Juan Antonio Cordero
November 05, 2019 at 12:45
© Sipa Press
Juan-Antonio Cordero is a Catalan mathematician
“Nationalism is war”. These words are those of François Mitterrand pronounced in the European Parliament, and very opportunely taken again twenty years later by François Hollande under the furious glance of Marine Le Pen, which came to my mind while watching the images of separatist violence, the vandalism, the blockages and the intimidations triggered in recent weeks in my city, Barcelona.
Nationalism is war. A war, as always, chosen by some, acclaimed madly by some others, but suffered by all the rest.
The Catalan crisis is sometimes presented as a conflict between Catalonia and the rest of Spain. This is how it is often perceived by the international press and that is how the separatists delight in describing it. This crisis is, first and foremost, an internal conflict in Catalan society, where an identity and nationalist movement tries to purify the region ideologically, to erase the links that connect it to the whole country, and to impose itself to a very diverse population with disparate origins, multiple identities and diverse feelings of belonging. Admittedly, a large proportion of Catalans vote regularly for separatist parties – between 20% and 38% of voters, depending on the election. They believed in an unfulfilled promise of independence tinged with identity populism and demagoguery, half-truths and lies, like Brexit in a way.
But next, there is still a majority of Catalans who are not separatists, who do not require anyone to be what they are not, and who do not intend to submit to a program of breaking, uniform and reactionary, totally out of sync with what Catalonia has always been: a land of mixing and mingling, one of the regions that make up the plurality and richness of an ever-diverse Spain. The violence and hatred of recent days, the escalation of “white” intimidation that has been on the rise for years, are increasingly directed against this non-nationalist population, the one who says no, after Camus. No to separation, no to contempt for the laws for which we all voted, no to violence, no to submission. A majority who refuses, thankfully, to respond to violence with violence, but who does not renounce their rights or their country.
It is therefore a conflict of identity within Catalan society. Not in the sense of a clash of one identity against another, but in the sense of an attempt to impose an identity and nationalist ideology, with a totalitary vocation, on a society that wants to preserve the whole of life under the democratic law, that wants to continue to be plural, in languages as in identities, feelings and ways of life.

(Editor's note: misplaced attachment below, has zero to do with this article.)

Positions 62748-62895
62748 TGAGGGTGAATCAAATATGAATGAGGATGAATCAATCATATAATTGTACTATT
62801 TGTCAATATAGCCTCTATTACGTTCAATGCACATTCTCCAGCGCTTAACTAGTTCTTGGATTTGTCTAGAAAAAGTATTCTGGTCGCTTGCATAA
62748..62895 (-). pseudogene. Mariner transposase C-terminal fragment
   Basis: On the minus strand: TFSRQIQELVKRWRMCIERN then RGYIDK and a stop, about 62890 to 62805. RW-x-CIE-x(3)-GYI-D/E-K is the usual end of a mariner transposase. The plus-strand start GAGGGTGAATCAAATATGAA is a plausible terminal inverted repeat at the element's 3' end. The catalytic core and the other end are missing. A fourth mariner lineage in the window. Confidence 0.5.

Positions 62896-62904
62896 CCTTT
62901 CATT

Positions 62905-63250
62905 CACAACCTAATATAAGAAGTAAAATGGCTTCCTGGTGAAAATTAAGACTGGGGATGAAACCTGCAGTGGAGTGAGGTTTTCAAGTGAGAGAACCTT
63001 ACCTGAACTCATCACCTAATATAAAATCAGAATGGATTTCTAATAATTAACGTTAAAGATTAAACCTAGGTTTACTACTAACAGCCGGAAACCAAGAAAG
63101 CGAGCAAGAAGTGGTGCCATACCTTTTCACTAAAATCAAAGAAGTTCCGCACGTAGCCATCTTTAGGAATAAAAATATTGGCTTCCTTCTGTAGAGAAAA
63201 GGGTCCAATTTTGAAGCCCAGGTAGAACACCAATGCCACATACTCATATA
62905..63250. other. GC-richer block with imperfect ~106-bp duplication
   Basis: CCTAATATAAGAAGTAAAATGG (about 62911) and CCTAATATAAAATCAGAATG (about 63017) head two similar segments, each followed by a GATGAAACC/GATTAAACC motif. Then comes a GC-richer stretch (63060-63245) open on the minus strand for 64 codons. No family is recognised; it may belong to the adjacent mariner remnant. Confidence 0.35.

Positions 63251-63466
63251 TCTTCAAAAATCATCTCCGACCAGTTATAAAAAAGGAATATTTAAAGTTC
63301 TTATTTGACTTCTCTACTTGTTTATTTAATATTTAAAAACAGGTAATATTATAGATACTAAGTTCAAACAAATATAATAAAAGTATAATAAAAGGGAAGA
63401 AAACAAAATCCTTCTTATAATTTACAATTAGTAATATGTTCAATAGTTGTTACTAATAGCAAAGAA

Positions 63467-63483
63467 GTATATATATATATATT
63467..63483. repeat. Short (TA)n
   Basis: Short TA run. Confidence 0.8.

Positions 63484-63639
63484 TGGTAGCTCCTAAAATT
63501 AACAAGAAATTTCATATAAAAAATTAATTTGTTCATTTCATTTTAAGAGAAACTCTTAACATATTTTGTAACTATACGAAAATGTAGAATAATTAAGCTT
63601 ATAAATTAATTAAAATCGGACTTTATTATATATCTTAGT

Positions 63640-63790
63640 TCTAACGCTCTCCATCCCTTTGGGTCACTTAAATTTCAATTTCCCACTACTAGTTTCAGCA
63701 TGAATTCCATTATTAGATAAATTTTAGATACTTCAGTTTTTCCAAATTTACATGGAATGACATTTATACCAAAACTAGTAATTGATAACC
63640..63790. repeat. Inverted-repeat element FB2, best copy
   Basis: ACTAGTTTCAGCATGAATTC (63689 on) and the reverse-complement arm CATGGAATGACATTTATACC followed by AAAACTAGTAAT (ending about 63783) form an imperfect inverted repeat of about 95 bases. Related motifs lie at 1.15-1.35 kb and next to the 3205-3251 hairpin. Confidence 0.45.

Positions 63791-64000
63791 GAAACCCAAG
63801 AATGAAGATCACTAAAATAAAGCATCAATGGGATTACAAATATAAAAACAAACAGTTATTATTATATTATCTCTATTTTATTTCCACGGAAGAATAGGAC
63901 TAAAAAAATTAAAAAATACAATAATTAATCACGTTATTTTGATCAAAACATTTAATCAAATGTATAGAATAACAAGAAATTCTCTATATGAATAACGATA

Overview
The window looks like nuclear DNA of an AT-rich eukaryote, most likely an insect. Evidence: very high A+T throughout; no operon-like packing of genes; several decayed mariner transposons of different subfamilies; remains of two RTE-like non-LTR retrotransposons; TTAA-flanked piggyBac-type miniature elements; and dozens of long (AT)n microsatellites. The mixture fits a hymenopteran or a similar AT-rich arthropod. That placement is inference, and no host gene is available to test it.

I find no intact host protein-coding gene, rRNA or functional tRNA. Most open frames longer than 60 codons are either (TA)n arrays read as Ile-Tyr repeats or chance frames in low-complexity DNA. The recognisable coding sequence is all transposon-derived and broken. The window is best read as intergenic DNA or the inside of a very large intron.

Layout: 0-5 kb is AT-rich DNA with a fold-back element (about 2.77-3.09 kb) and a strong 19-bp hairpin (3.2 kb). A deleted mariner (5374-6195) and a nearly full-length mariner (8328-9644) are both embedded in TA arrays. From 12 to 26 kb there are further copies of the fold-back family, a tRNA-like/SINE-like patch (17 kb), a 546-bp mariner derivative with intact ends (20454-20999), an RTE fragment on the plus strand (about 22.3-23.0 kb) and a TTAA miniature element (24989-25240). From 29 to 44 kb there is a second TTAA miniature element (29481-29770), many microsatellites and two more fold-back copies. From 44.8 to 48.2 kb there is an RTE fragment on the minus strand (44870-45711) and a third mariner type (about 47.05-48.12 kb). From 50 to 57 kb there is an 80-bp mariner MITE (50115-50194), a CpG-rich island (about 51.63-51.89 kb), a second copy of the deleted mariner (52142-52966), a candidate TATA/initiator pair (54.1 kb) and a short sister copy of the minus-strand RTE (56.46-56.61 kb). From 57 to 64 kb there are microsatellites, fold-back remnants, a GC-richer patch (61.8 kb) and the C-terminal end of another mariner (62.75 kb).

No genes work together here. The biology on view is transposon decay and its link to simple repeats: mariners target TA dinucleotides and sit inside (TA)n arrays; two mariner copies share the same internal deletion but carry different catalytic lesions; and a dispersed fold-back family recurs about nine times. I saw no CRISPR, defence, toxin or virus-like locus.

Threat against liberties. The phenomena of identity and xenophobia, populist demagogy, and the rise of nationalism are well known in Europe, and unfortunately they are raging again in several countries. What makes the Catalan case particularly dangerous is that this national-populist strategy, which is meant to mount people against each other, is led by the regional government and supported by all its ideological apparatuses and intermediary bodies (media, educational, academic), extremely powerful in Catalonia. The regional government has long been acting as an enemy of more than half of the Catalans, whom it does not even consider as such because they are not separatists, and more or less openly justify nationalist violence to their own. Although it is “only” a regional government, but in a federal and very decentralized country like Spain, the regional level has quasi-state powers, even in the sovereign domain (such as public security ): its identity drift is therefore a major threat to pluralism and living together in Catalonia, and to the rights and freedoms of all, especially the non-nationalist majority.
We have to look at the images of the rioters in Barcelona, who block roads and highways taking advantage of the passivity of the regional police, who call for murder, who beat people who try to extinguish fires. We must face the encouragements to the violence of the separatist president (“go harder!”), The climate of nationalist victimization that deliberately created the conditions under which such an outcome was inevitable. We must read the statement of the ANC association, which called for “weakening the pillars of the state” to give visibility to the separatist movement and would like to see in the violence a utilitarian and necessary in the promotion conflict. These excesses are not the fruit of a historical fatality.
Nationalism reveals its face forever, with all its charge of hatred towards the other. In the face of the ravages of deadly nationalism, once the madness has passed, one invariably wonders how it was born in peaceful, plural communities where it was good to live – and destroy them. Catalonia shows us the answer: that’s how everything starts. The duty of all Democrats is clearly to prevent this fatal process from continuing.
Juan Antonio Cordero, a Catalan mathematician, published Spanish Social Democracy and Towards a Civic Formulation of Socialism in Spanish.